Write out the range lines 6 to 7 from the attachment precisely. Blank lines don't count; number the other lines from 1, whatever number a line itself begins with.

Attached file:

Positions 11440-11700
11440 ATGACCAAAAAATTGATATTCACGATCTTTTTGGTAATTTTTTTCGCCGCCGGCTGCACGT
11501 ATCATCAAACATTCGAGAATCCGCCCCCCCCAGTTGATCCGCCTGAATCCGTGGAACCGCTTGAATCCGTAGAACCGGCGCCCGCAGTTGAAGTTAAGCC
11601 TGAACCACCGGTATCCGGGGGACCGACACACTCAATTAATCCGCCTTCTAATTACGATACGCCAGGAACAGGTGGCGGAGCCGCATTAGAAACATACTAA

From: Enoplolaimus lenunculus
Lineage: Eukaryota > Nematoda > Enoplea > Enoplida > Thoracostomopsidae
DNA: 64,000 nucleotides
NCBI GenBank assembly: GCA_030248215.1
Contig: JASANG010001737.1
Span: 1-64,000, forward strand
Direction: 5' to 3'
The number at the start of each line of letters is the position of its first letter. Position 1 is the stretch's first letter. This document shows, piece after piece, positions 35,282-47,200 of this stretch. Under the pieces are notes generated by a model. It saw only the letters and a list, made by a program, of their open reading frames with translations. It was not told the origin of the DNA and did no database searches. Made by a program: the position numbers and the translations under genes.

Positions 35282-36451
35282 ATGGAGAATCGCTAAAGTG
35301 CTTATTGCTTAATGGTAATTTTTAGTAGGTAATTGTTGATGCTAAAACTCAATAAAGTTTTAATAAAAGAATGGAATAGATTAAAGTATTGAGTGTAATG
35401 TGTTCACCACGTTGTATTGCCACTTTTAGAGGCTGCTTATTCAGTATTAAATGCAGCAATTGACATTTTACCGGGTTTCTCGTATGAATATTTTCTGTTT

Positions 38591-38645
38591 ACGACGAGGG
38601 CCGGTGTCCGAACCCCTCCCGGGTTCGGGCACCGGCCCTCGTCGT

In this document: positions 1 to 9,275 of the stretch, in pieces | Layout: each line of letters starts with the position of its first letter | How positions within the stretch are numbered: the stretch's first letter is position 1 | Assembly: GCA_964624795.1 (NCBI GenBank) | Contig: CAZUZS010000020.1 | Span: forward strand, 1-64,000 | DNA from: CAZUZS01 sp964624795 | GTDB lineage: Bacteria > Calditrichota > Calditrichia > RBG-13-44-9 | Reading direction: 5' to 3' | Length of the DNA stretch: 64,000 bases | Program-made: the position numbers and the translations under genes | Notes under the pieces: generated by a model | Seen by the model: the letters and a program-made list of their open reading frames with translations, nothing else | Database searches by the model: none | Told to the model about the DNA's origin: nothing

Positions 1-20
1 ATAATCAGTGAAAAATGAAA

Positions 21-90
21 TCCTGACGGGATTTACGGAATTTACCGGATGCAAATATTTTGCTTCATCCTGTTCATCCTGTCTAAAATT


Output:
Lineage: Eukaryota > Nematoda > Enoplea > Enoplida > Thoracostomopsidae
DNA: 64,000 nucleotides